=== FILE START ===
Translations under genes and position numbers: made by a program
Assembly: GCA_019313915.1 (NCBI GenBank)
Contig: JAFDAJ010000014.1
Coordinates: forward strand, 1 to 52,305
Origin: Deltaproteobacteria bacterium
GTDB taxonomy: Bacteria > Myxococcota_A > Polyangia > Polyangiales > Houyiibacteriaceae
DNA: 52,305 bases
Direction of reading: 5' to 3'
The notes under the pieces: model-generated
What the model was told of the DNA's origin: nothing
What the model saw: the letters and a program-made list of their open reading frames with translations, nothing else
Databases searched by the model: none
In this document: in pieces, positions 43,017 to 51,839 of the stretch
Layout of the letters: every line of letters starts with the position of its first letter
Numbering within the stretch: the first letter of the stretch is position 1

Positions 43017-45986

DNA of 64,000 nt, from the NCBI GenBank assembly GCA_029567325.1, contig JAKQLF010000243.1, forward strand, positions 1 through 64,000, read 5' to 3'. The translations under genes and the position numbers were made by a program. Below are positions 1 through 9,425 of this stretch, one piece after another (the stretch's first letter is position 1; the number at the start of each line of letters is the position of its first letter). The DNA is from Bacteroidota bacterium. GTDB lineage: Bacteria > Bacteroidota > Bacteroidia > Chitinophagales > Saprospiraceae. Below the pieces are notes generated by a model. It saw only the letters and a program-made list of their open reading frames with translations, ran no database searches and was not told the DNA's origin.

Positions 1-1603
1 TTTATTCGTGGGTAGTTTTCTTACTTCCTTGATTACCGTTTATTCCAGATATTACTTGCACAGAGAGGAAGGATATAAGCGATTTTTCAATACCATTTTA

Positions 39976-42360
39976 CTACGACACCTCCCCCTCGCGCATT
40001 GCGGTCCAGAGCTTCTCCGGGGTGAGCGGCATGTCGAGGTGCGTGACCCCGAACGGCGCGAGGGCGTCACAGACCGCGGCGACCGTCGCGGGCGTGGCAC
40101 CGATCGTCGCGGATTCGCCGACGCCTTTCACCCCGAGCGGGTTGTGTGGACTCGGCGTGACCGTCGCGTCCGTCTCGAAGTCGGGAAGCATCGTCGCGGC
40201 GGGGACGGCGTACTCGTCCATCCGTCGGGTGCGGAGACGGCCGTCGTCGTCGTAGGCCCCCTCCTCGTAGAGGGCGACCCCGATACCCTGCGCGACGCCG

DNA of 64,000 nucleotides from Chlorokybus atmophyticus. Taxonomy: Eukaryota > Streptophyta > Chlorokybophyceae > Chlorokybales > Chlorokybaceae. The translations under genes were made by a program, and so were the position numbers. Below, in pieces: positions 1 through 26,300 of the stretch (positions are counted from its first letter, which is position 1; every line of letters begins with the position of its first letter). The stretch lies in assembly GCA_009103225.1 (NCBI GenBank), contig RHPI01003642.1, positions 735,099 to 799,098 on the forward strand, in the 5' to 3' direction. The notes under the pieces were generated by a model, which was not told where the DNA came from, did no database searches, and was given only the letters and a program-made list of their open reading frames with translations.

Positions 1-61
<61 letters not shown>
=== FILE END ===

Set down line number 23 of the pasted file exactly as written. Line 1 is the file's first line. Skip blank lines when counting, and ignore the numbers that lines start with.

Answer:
40101 CGATCGTCGCGGATTCGCCGACGCCTTTCACCCCGAGCGGGTTGTGTGGACTCGGCGTGACCGTCGCGTCCGTCTCGAAGTCGGGAAGCATCGTCGCGGC